In bottom‑up proteomics, peptides are analyzed in a mass spectrometer, usually to infer information about the proteins they come from. When you analyse your mass spectrometer results in Spectronaut or SpectroDive, you get information for different elements at different levels, related to the detected peptides (table 1).

  • Peptide (stripped sequence): it refers to the amino acid sequence regardless of charge state or modification of the analyzed peptide. It is mainly used for protein inference.
  • Modified peptide: it reports information about the post-translationally modified status of the peptides. In our reports, this appears as the additional mass added ‑if any‑ to the amino acid residue in square brackets.
  • Precursor: this refers to the actual unique molecular unit being analyzed on the mass spectrometer. It contains information about the sequence, the modification status, and the charge state. Ultimately, fragment ions are produced from these precursors.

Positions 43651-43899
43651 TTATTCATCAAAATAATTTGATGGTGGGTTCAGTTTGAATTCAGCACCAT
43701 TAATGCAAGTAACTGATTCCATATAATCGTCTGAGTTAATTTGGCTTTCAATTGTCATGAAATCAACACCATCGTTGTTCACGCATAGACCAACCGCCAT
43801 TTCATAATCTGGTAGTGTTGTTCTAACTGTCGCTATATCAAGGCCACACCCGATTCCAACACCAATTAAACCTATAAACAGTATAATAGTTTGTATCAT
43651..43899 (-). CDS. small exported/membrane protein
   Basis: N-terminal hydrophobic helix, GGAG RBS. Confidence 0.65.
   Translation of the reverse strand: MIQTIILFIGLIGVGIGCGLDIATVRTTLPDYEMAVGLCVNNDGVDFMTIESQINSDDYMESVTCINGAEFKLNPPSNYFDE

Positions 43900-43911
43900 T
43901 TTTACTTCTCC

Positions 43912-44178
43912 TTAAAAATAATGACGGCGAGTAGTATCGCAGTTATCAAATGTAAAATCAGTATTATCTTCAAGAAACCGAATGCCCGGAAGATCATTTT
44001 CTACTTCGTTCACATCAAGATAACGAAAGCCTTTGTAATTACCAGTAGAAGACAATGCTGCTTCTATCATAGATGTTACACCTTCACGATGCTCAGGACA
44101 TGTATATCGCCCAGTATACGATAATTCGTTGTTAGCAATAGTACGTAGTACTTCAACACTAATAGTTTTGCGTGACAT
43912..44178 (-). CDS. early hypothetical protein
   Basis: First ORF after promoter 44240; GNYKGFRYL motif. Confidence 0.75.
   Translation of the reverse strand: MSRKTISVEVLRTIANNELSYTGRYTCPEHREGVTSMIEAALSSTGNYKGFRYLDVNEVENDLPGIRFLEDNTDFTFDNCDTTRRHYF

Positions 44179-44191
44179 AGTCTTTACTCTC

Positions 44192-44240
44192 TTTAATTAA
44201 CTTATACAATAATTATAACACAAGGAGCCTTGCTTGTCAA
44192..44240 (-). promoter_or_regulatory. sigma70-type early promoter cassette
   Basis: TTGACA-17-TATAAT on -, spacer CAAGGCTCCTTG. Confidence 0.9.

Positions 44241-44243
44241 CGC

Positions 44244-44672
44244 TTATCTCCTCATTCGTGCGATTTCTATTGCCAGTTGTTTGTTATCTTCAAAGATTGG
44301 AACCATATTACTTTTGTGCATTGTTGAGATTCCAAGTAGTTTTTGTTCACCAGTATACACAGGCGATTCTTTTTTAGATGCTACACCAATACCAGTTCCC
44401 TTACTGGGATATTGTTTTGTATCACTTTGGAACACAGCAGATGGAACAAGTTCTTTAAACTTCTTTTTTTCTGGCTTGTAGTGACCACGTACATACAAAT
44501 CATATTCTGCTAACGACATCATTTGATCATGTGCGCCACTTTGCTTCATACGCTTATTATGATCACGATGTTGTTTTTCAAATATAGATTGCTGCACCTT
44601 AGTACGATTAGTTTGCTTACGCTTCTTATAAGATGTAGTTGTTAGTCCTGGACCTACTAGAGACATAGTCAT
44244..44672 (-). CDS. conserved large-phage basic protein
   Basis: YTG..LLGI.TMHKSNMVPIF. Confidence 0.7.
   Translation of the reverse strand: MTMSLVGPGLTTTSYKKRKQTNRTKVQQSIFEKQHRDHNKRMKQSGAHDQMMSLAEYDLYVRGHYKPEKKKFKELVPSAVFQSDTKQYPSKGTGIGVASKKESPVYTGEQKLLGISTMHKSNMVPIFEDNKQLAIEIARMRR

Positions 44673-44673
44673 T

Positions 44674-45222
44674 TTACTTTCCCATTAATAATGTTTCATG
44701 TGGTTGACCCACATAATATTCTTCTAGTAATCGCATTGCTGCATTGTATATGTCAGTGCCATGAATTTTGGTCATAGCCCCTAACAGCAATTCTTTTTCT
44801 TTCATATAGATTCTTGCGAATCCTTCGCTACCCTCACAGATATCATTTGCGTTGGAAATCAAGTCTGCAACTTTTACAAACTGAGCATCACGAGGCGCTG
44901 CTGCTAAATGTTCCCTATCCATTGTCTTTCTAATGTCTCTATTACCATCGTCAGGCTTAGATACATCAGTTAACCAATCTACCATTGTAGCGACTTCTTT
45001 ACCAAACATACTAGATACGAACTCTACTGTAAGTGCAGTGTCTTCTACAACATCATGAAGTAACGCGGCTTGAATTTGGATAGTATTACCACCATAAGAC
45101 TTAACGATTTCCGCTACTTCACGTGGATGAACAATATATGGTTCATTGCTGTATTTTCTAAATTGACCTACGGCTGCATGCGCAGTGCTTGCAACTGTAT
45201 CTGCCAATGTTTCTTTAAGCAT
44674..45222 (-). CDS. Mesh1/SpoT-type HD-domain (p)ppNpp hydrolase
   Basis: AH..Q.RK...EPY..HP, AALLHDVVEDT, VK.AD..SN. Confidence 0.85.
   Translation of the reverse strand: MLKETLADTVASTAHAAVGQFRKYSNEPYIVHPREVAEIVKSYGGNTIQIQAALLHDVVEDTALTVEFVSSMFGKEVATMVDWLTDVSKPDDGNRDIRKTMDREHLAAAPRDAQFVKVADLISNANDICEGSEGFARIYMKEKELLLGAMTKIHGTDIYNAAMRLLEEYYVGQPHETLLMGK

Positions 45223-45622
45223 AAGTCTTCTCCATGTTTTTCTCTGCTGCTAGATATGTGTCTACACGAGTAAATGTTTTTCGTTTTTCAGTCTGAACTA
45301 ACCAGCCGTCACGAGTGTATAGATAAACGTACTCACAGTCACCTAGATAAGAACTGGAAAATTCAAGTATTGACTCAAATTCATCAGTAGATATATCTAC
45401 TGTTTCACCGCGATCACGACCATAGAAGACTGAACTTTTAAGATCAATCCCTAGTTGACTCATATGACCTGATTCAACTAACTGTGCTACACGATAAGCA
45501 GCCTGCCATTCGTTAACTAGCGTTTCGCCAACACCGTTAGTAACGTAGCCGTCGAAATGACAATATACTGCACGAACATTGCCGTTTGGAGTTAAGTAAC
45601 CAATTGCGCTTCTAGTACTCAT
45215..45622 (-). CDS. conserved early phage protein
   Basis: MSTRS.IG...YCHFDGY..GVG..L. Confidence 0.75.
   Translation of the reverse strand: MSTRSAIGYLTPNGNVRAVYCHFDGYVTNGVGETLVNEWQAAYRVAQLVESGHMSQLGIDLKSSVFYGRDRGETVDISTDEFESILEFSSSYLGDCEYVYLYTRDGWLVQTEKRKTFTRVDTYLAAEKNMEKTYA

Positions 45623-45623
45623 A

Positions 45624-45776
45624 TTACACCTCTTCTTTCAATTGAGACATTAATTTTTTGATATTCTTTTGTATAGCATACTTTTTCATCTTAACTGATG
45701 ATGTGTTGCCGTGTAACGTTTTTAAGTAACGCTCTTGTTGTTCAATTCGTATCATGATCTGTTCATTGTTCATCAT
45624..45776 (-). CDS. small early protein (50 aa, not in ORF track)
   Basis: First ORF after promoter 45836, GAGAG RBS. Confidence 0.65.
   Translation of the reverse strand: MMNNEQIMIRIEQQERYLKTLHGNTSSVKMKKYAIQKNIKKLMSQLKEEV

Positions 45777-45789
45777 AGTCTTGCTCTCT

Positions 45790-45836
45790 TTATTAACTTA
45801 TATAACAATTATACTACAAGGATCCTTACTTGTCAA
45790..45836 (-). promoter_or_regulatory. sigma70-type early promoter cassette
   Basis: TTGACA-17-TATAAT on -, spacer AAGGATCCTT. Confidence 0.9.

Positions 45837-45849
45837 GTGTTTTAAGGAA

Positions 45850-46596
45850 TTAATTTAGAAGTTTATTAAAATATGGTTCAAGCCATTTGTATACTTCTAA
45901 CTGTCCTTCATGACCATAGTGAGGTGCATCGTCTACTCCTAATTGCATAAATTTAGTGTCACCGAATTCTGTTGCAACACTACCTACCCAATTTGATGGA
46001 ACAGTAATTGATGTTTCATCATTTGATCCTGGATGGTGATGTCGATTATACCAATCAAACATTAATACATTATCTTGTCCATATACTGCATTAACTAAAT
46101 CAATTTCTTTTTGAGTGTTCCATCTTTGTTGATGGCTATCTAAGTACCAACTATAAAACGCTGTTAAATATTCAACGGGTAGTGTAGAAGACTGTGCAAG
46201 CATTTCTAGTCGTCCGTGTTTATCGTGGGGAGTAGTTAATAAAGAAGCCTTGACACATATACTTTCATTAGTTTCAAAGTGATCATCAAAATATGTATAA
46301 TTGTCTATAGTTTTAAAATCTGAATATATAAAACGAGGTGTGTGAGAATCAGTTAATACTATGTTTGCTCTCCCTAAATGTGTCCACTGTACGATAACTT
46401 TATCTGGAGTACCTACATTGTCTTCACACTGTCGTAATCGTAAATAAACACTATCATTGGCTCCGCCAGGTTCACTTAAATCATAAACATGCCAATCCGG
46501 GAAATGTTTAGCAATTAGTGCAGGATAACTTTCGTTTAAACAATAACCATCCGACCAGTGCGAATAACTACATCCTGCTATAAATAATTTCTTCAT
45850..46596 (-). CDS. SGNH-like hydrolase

Following this rationale, the number of precursors will always be equal or higher than the number of modified peptides, and the latter equal or higher than the number of stripped sequences (or peptides, table 1).

 

Spectronaut allows choosing which if these elements are considered as "peptides" for reporting purposes and used to quantify proteins. Read about it here.

 

 

Related content:

How does Spectronaut™ calculate the quantitative values?

What does the qvalue for peptide and protein mean?

 

 

 

Created by SEZ. Last update 2018-03-14 by SEZ